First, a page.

Discussing the arts controversy on “Phil Donahue” two years ago, I told Tim Rollins, a young artist on the panel who works in the South Bronx helping children transmute violence into art, that Robert Mapplethorpe might have benefited greatly from working with him. He replied that Mapplethorpe’s violence was between consenting adults. I asked him if he also thought that the consent of his followers in Jonestown exonerated the Rev. Jim Jones.
“Jim Jones,” he answered, “was not an artist.” This is a succinct expression of the feeling prevalent in our culture that there is one moral standard for ordinary mortals and another for artists.
“Just pronounce the magic word ‘art’ and everything is OK,” wrote George Orwell 45 years ago in an essay on Salvador Dali. “So long as you can paint well enough to pass the test, all shall be forgiven you.” And then he made the ultimate pronouncement not only on Dali but on the whole debate on art and morality:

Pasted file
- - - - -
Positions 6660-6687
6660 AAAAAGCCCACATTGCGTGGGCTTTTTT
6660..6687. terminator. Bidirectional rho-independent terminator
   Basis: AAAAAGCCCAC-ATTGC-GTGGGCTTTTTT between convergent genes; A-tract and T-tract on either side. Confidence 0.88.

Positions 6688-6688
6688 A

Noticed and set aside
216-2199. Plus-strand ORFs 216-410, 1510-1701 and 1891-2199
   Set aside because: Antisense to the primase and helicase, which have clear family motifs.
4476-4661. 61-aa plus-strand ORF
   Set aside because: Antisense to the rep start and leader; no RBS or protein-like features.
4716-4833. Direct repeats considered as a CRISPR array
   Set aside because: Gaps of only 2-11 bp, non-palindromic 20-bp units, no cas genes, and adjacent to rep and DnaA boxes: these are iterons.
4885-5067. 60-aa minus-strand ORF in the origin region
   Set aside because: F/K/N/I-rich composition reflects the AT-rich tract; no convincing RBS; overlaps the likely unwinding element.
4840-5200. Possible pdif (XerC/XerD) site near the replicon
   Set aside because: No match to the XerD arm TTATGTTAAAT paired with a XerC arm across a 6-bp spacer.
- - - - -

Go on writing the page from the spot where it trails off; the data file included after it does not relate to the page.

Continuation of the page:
“One ought to be bale to hold in one’s head simultaneously the two facts that Dali is a good draftsman and a disgusting human being. The one does not invalidate, or, in a sense, affect the other. The first thing that we demand of a wall is that it shall stand up. If it stands up it is a good wall, and the question of what purpose it serves is inseparable from that. And yet even the best wall in the world deserves to be pulled down if it surrounds a concentration camp. In the same way it should be possible to say, ‘This is a good book or a good picture, and it ought to be burned by the public hangman.’ Unless one can say that, at least in imagination, one is shirking the implications of the fact that an artist is also a citizen and a human being.”
Our culture would do well to take Orwell’s words to heart. The rest of us have a duty to distinguish constantly between the true and the false. And perhaps to follow the example of the small boy in the fairy tale who had the courage to cry out that the emperor wore no clothes.